– Competely new implementation
– Configure desktop appearance (background image, add desktop plugins)
– Configure panels (location, color/transparency, size, manage plugins, up to 2 panels supported per screen)
– Configure right-click menu plugins
– Manage/set global keyboard shortcuts (including shortcuts for adjusting audio volume or screen brightness)
– Manage/set default applications for the system by categories or individually
– Manage session options (enable numlock on log in, play audio chimes)
– Manage/set applications/files to be launched on log in
– Manage window system options (appearance, mouse focus policy, window placement policy, number of workspaces)
The application/file opener utility (lumina-open):
– Update the overall appearance of the application selector window.
– Fully support registered mime-types on the system now, and recommend those applications as appropriate.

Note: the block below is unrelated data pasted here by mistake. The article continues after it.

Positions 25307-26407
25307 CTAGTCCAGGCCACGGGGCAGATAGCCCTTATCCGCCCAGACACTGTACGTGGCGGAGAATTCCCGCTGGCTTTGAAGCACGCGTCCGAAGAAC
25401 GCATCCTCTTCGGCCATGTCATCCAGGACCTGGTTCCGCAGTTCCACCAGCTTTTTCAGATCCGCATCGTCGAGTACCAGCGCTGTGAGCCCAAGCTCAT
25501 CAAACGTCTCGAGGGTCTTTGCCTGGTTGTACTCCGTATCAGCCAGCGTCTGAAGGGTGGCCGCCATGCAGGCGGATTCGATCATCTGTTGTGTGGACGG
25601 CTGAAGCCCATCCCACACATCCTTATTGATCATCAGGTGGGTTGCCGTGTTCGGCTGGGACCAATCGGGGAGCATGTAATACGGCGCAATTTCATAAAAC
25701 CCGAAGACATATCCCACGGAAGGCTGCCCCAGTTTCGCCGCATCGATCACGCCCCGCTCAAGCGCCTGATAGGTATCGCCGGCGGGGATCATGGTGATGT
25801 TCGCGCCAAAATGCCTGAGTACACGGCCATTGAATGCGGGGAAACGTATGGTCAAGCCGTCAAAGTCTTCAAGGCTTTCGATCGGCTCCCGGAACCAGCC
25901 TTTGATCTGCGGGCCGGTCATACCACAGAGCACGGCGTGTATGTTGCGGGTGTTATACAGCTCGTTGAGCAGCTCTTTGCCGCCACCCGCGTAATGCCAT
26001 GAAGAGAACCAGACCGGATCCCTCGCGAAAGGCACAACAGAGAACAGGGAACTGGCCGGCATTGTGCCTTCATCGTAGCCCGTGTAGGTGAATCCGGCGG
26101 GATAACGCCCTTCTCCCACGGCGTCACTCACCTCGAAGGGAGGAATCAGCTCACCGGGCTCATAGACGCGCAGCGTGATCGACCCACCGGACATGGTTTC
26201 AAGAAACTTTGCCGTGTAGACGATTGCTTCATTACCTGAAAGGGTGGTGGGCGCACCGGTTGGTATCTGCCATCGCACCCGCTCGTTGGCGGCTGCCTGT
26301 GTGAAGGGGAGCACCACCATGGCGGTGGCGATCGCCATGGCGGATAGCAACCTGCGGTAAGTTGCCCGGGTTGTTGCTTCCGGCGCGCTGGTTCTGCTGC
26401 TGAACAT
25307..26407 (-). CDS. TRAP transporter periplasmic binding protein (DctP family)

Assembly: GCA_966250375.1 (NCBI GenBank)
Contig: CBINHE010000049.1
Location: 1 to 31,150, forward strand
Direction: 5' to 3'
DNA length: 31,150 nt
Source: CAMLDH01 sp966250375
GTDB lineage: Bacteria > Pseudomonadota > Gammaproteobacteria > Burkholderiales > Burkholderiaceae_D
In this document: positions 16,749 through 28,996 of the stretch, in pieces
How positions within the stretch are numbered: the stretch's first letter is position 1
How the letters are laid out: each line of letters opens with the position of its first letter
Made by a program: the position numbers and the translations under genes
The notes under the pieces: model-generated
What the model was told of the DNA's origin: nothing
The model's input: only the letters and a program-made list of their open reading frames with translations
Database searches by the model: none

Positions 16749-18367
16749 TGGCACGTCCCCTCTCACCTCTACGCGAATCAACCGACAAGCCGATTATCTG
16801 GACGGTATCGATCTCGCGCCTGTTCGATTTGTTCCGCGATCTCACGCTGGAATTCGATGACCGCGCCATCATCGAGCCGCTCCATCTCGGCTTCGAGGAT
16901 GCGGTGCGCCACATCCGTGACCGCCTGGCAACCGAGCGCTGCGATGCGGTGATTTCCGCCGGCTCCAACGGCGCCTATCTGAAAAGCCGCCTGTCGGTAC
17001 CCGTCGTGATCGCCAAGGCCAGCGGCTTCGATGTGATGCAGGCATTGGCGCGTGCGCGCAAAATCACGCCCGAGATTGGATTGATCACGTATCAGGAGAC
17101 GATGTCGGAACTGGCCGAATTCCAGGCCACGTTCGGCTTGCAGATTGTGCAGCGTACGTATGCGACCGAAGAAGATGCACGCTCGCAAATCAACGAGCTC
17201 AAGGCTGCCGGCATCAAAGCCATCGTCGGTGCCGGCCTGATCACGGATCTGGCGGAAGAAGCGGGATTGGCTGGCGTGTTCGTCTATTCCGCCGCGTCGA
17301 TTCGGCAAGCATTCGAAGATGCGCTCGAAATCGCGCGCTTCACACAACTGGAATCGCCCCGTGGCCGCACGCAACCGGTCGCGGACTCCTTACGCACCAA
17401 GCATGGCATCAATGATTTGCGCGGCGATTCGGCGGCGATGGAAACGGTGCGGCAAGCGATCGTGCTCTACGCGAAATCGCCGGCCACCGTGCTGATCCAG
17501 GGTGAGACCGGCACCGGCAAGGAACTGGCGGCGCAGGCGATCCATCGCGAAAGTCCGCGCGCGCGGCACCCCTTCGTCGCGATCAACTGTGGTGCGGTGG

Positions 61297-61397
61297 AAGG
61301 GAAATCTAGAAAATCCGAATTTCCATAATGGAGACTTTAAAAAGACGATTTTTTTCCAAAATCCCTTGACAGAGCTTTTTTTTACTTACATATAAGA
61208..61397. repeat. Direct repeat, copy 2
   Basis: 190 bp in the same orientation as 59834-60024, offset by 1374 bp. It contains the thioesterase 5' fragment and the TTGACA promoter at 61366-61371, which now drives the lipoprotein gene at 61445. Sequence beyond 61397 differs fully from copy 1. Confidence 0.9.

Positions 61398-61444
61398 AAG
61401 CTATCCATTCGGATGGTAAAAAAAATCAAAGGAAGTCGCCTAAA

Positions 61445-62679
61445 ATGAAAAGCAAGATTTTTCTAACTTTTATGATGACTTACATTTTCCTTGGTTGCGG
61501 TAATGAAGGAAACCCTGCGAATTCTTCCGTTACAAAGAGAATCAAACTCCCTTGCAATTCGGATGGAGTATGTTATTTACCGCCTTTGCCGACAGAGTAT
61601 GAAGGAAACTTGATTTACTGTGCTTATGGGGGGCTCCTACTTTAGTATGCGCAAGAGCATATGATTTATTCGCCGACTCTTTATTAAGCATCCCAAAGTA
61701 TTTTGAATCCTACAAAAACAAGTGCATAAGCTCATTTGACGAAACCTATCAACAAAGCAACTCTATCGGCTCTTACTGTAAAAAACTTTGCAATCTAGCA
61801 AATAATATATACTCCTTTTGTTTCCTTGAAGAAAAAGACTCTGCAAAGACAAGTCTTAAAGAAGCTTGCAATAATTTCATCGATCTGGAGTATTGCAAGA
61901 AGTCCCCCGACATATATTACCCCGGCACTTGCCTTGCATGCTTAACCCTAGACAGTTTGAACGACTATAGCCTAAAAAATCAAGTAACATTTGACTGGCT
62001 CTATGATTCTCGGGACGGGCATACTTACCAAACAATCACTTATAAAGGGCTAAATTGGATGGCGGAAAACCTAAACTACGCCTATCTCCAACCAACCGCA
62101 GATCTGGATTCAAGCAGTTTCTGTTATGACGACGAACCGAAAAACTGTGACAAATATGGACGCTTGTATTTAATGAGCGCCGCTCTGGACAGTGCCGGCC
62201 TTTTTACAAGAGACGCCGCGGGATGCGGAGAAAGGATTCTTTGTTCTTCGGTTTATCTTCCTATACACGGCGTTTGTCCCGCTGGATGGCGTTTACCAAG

An upcoming release of libvirt, 1.2.8 that should be released early September, will include an initial support of managing ZFS volumes.
That means that it's possible to boot VMs and use ZFS volumes as disks. Additionally, it allows to control volumes using the libvirt API. Currently, supported operations are:
- list volumes in a pool
- create and delete volumes
- upload and download volumes
It's not possible to create and delete pools yet, hope to implement that in the next release.
Defining a pool
Assume we have some pools and want to use one of them in libvirt:
# zpool list
NAME SIZE ALLOC FREE FRAG EXPANDSZ CAP DEDUP HEALTH ALTROOT
filepool 1,98G 56,5K 1,98G 0% - 0% 1.00x ONLINE -
test 186G 7,81G 178G 0% - 4% 1.00x ONLINE -
Let's take filepool and define it with libvirt. This could be done using this virsh command: